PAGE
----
I was having some food the other night with my good friend Geoff Storm and he got talking to me about how cool the tour at the New Belgium brewery in Colorado was. What impressed him the most was how they try to help employees be more green, and have built a really cool corporate culture (see the video below for some context). And they’re not afraid to show that culture off to visitors.
Things like flexible hours, bringing pets to work, video games- all those things you used to hear about the way Google and a lot of other silicon valley startups operated were the stuff of legend. But is it also good for business?
I think the argument is two-fold. First, businesses do have an enormous amount of control over their own culture – and investing in that culture can go a long way towards attracting candidates that are the best and the brightest. I’m not saying that every company needs a pinball machine or nap time – but what I am saying is that in addition to building the mechanisms for making cash, businesses also need to invest (there’s that word again) in things or policies that will also get them kick-ass employees who WANT to come to work every day and make the business as successful as it can be. From Geoff’s story, I think that New Belgium is pretty big on fun – but I’d also guess that translates into lower turnover and a more enthusiastic workforce.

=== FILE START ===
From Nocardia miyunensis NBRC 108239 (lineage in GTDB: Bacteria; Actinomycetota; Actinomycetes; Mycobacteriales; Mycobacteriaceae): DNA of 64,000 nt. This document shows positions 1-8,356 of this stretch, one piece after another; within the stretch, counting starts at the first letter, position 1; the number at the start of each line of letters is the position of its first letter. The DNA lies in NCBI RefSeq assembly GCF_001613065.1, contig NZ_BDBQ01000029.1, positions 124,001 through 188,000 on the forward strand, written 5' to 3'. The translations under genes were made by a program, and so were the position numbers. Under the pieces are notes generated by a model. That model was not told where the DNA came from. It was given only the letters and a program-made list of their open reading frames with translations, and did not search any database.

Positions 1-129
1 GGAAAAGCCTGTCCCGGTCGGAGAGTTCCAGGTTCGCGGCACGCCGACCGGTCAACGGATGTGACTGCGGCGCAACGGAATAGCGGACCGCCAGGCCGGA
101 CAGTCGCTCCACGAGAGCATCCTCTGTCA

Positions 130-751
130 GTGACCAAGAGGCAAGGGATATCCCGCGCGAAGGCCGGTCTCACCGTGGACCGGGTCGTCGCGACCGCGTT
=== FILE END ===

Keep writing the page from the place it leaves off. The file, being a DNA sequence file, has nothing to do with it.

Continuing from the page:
The second part of this argument is just as important. See what Geoff just did for New Belgium? They shared some of their culture with every person taking a tour, every hour of every day. And many of those people I’m sure are impressed . They come back to wherever they are from and tell the story of the tour to their friends. Not only that, maybe they identify just a bit more with the company and that, my friends, can have a huge impact on purchasing decisions.
You have to wonder what the marketing value of those shared experiences are. What essentially is happening is New Belgium just got someone from upstate NY to indirectly endorse their product, not based on what it is, but based on the story behind it. That has value.
Corporate culture can also be a secondary source of revenue. Look at the amazing streams of revenue that companies like 37 Signals and Zappos have built through their seminars, books and consulting gigs – all based around talking to people about how they run their businesses – about their culture.
The door swings both ways though, and cultural perceptions spread like wildfire through social media channels now. I’d bet you could not only name 3 companies that have a culture that you’d like to be a part of. I’d also bet that you could name a lot more that you’d never want to be a part of. Is one of them YOUR business? Let me know in the comments! What’s the company out there that you think has the most amazing corporate culture – and what’s the one with the worst?